I will not stand before you and argue that Belichick has lost his fastball or that the game has passed him by. On the defensive side of the ball, anyway. Offensively is another story. Watch these games every Sunday at 1. Then put on the 4 o'clock games. And tell me you don't see the Patriots operating out of a playbook that is archaic by today's standards. The NFL is a fast-evolving league, where systems become obsolete faster than phones or laptops do. What worked in 2018 -  precision passing attacks based on pre-snap reads and quick, heady receivers who are good at making cuts and getting open in confined spaces - isn't moving chains the way it used to. In 2023 and beyond, it's all about making plays out of structure. Mobile quarterbacks with big arms escaping the pocket, scramble drills, and defeating elite athletes in coverage with superior athletes once the orginal play breaks down. Belichick's offense needs to be perfect in order to work. Perfection is no longer possible the way it once was. Because the perfect person to run it no longer does. Which brings me to my final argument:

Losing Tom Brady and the Lack of a Plan Once He Left:

Believe me, it kills a part of my soul to still be rehashing this in 2024. But like Michael Corleone said, "You have to answer for Sonny, Carlo." And it's a complicated issue I won't take too deep a dive into. But as I quoted the Atlantic the other day:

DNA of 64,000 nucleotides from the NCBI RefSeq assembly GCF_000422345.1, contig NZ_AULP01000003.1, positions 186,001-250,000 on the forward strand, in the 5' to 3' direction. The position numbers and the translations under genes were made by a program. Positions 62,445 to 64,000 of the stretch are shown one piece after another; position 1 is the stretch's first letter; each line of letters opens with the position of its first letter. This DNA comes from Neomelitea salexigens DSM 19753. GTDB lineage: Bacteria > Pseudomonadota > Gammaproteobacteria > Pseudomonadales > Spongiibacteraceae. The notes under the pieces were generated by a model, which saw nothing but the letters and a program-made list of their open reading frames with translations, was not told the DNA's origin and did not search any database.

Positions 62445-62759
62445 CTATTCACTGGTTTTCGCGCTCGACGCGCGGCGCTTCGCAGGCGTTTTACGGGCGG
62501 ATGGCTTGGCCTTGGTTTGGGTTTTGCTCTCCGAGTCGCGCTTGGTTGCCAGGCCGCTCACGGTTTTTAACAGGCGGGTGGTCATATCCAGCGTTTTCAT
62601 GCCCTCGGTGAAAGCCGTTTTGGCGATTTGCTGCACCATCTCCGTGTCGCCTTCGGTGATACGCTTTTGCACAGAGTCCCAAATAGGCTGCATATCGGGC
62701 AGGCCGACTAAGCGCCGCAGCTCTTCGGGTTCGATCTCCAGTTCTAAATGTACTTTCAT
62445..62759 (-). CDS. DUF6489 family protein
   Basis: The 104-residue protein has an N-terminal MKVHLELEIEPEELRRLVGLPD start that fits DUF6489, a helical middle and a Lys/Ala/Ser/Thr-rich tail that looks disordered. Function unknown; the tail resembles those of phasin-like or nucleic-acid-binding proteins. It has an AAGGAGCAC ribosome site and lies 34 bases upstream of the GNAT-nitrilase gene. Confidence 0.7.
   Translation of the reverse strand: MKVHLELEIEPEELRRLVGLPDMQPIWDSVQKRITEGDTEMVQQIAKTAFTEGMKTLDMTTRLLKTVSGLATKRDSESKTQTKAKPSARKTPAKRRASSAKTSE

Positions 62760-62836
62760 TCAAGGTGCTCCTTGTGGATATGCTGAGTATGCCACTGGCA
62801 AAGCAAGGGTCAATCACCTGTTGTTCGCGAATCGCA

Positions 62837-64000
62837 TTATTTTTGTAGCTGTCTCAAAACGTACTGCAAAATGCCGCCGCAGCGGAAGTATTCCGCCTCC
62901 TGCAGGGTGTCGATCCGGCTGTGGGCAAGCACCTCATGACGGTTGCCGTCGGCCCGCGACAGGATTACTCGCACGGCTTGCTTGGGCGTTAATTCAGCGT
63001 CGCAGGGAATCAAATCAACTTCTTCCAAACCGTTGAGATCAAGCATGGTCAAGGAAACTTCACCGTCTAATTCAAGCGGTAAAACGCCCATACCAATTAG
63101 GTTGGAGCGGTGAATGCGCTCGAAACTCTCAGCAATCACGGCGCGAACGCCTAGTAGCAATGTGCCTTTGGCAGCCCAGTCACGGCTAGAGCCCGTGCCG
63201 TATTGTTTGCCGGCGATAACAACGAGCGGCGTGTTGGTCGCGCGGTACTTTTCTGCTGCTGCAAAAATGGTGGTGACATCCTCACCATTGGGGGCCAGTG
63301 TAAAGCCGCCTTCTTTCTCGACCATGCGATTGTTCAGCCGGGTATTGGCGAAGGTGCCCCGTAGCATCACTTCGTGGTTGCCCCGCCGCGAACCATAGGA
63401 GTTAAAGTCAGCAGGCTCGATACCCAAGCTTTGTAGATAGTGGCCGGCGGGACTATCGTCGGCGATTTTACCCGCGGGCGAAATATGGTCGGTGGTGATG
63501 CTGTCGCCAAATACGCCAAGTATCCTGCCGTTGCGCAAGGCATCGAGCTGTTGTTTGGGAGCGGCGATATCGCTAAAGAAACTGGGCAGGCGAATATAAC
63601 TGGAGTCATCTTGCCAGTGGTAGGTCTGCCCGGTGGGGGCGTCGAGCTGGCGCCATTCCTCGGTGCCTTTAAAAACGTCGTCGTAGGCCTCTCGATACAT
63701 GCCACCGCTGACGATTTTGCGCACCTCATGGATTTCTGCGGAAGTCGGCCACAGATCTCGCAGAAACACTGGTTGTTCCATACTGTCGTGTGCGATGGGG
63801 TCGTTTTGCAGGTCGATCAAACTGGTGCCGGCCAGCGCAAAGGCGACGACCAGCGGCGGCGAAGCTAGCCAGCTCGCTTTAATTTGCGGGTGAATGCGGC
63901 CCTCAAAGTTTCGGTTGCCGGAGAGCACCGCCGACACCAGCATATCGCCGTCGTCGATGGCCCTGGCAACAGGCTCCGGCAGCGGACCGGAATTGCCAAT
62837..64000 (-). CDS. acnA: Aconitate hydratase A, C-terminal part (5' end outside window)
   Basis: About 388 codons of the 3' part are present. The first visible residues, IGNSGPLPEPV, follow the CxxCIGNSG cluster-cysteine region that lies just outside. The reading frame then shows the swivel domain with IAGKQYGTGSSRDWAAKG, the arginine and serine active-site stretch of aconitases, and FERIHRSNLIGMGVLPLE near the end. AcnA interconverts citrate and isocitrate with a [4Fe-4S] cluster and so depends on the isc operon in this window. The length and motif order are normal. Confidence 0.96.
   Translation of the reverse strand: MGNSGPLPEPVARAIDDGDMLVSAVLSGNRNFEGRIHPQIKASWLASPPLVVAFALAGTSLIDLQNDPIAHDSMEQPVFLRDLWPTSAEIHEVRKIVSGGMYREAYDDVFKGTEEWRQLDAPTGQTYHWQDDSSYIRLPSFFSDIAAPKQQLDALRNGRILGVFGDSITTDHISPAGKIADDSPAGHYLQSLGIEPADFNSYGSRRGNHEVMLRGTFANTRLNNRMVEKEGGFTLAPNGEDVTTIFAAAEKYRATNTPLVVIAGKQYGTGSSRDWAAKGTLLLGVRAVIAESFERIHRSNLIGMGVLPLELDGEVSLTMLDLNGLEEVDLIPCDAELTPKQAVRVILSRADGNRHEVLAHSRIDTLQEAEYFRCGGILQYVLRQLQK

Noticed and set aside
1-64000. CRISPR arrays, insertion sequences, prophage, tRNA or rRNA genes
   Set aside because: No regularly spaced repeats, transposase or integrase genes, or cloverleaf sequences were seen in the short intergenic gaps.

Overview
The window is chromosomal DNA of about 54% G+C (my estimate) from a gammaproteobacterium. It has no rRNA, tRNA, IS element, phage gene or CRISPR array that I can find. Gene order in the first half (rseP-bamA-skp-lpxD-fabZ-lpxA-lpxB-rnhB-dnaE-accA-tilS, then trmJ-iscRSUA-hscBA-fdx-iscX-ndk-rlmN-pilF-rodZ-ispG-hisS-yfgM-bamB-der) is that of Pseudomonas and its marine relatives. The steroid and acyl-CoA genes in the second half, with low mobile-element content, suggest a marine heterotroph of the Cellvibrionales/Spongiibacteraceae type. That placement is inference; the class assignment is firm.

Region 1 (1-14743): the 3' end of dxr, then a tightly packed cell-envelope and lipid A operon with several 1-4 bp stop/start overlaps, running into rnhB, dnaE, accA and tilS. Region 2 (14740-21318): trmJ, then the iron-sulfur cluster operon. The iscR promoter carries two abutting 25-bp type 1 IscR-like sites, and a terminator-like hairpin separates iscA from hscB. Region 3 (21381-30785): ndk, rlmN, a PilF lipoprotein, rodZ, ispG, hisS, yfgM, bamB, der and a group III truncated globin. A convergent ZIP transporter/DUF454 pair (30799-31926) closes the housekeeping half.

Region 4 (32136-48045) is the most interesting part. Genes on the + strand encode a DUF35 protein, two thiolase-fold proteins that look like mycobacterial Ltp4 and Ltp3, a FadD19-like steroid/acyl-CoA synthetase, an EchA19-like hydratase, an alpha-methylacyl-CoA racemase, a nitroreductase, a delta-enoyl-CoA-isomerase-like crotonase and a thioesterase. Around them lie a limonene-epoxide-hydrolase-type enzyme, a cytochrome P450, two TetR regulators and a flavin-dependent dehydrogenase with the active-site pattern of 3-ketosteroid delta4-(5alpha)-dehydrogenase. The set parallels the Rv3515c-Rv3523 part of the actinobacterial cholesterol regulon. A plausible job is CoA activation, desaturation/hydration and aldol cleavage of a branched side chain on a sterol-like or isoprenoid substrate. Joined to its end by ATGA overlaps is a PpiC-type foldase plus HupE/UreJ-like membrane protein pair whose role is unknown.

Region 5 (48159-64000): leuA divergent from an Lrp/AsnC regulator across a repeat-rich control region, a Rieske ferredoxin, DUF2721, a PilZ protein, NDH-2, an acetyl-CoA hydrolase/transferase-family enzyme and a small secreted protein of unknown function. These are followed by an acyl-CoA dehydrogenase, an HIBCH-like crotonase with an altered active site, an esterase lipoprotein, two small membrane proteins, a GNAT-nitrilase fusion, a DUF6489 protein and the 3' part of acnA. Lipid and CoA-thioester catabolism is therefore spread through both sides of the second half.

[In 2019] Belichick refused to change. He told Kraft that Brady’s play was declining. As painful as it was to say goodbye to Brady … Kraft trusted his longtime coach that the separation would eventually help the Patriots. … [H]e wasn’t going to for one player, even Brady.

It's stating the painfully obvious to point out that we're way past "eventually," and it hasn't helped the Patriots in any single way. Brady was offered a contract that allowed him to bounce after that season. And bounce he did. Before that, spent all of 2019 visibly frustrated by everyone he was supposed to throw to other than Julian Edelman and one game's worth of Antonio Brown. He recognized the bust status of Belichick's worst personnel decision ever, N'Keal Harry, before anyone else did. Once he arrived in Tampa at the age of 43, he not only took over the entire organization and made it his own, he was the only human in North America unaffected by Covid on his way to his his seventh ring. At 44, he led the league in attempts, completions, yards and touchdowns. And in his final season, the one that made him retire, he put up better numbers than Patrick Mahomes has this year:

And that was with his marriage falling apart after 15 years. 

Since then, Belichick has had five different starting quarterbacks, three OCs, one trip to the playoffs and no postseason wins. And right now stand at a dismal, unacceptable 4-12.

That, ladies and gentlemen of the jury, is the bottom line in all of this. Not past glories or all time wins records. But the future. And the future alone. Which hangs on this decision. You have to decide something Bill Belichick himself has said he does with every judgement call he's ever made. And that is to do  what is in the best interest of the football team. 

Thank you for listening. The prosecution rests. 

P.S. I hate myself for even thinking these thoughts. I'm getting to work on the defense's closing statements immediately.